Welcome to the Glimpse Documentation! Here we hope to introduce you to the various tutorials, concepts and APIs you might need when discovering and using Glimpse.

NOTE: Glimpse docs are currently being improved. If you'd like to help out, just edit this page or contribute to our GitHub Wiki

Runtime Policies

Glimpse determines if it should execute for a given request by executing the registered "Runtime Policies" and asking each in turn.


As mentioned, to make sure Glimpse doesn’t show possibly sensitive diagnostic data, it leverages Runtime Policies. These authorizes or prevents the Glimpse Runtime from returning the aggregated data or even from running in the first place – all of this is determined per request.

Default Security

An example of this is the Glimpse cookie. This is what drives the “Turn Glimpse On” button in the glimpse.axd and is checked by the ControlCookiePolicy. That said, it is not used to prevent access to aggregated data but rather to inform the Glimpse Runtime whether or not it should collect information during the execution of a request.

All is not lost however. Glimpse is secure by default because it registers, out of the box, the LocalPolicy. The LocalPolicy is a runtime policy that checks whether or not a request has been made from the local machine and if this is not the case, then Glimpse will not aggregate data and certainly not return (previously) aggregated data. This is also the policy that must be ignored in the web.config if you would like to get Glimpse diagnostics from a remote server.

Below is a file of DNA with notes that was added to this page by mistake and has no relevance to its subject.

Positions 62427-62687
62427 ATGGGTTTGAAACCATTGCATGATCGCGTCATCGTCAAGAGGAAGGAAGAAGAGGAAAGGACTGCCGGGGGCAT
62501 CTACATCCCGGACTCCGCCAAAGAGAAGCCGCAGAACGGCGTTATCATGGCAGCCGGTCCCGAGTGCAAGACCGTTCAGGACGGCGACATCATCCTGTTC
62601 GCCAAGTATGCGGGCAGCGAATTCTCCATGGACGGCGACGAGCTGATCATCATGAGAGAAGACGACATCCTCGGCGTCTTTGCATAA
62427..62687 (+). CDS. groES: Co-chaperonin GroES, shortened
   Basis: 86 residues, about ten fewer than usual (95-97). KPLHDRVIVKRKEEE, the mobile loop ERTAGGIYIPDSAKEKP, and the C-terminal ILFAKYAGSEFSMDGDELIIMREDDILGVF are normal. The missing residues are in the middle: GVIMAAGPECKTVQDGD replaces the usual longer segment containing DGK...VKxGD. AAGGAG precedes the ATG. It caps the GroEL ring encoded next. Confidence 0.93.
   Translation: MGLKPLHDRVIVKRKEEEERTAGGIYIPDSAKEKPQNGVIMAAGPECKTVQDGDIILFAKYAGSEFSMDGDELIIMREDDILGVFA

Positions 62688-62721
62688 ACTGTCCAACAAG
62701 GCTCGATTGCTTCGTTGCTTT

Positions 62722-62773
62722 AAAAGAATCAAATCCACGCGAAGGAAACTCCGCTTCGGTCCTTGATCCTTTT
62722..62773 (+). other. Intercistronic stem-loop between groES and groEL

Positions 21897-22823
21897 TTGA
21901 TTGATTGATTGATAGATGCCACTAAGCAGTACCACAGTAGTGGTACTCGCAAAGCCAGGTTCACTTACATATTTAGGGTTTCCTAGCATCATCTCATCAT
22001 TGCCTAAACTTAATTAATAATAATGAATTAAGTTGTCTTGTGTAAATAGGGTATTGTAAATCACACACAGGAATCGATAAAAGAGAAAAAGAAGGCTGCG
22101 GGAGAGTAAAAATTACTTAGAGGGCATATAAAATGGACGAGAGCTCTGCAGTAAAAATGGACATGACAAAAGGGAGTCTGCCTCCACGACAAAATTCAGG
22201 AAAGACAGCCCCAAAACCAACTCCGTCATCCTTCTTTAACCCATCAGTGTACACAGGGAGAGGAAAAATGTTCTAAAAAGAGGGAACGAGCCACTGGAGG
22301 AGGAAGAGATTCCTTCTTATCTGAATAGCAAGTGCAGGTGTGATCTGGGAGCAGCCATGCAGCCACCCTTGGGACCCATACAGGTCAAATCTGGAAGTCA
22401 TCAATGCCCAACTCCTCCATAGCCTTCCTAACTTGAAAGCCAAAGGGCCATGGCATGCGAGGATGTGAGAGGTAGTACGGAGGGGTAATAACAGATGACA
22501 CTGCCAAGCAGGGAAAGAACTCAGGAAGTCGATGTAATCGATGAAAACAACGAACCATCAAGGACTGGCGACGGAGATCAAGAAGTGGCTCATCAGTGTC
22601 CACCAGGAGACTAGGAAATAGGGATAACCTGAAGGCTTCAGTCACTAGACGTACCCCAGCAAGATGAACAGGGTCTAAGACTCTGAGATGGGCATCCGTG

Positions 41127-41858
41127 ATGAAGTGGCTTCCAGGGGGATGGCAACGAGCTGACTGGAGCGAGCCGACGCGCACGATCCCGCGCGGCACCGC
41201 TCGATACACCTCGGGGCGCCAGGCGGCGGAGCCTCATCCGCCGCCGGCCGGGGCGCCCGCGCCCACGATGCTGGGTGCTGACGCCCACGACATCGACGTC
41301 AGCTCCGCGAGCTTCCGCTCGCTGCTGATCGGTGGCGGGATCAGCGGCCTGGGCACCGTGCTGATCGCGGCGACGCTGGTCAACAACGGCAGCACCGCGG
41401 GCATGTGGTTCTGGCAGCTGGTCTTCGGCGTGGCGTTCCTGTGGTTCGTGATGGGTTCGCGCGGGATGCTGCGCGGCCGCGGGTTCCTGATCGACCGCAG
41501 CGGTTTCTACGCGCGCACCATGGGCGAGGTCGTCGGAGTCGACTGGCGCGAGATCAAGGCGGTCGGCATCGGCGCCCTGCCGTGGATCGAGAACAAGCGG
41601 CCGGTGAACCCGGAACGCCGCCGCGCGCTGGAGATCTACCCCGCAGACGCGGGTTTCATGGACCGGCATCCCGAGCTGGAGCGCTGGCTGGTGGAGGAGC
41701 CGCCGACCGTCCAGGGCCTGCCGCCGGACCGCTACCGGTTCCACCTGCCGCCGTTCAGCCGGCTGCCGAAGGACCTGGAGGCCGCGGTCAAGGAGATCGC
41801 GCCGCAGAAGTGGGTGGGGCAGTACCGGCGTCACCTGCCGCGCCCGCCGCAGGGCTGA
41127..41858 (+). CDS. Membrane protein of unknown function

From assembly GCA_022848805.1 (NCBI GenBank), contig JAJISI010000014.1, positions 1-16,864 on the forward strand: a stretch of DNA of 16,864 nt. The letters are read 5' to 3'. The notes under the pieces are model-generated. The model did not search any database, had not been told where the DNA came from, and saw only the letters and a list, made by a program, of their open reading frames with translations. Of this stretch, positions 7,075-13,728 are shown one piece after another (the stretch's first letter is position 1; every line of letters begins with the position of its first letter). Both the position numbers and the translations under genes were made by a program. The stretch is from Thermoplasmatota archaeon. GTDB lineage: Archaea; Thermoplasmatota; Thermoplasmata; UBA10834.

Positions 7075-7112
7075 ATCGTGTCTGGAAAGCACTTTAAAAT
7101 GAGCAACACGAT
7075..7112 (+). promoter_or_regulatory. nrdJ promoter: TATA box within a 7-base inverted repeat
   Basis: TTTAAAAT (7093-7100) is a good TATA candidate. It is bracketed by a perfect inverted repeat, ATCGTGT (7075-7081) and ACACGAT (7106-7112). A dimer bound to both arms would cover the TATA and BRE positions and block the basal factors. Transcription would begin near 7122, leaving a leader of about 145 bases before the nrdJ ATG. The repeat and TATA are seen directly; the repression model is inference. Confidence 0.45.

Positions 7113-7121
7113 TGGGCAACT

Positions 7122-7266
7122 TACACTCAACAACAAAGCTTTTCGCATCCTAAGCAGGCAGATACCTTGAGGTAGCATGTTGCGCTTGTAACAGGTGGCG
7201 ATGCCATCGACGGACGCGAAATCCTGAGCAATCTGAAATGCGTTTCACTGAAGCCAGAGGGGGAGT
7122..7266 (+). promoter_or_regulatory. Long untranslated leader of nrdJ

Running Remotely

Now if you remove the LocalPolicy, then basically everything is out in the open. There is nothing protecting you from having Glimpse gathering diagnostics and returning this to the person making the request. You could disable Glimpse completely in the web.config by setting the defaultRuntimePolicy="Off" in the glimpse config section, but then there is not much for you to personally get either.

So you need to replace the LocalPolicy with your own custom security policy. This sounds harder than it is – usually only a few lines of code are involved. There might already be an example of such a policy in your project (albeit commented out) if you installed the Glimpse.AspNet NuGet package, just look for a file named GlimpseSecurityPolicy.cs.

Make your own

Are you interested in learning more about creating your own Runtime Policies and controlling when Glimpse runs for in your system (i.e. only if "Administrator" is logged on or some other arbitrary logic)? It really is quite easy.


These policies are part of the core Glimpse package, and so are always part of a Glimpse installation. They are not specific to any web development framework.



  • Glimpse - Install-Package Glimpse


The Glimpse.AspNet package adds these policy to Glimpse:


  • Local - This policy means that Glimpse won't run remotely.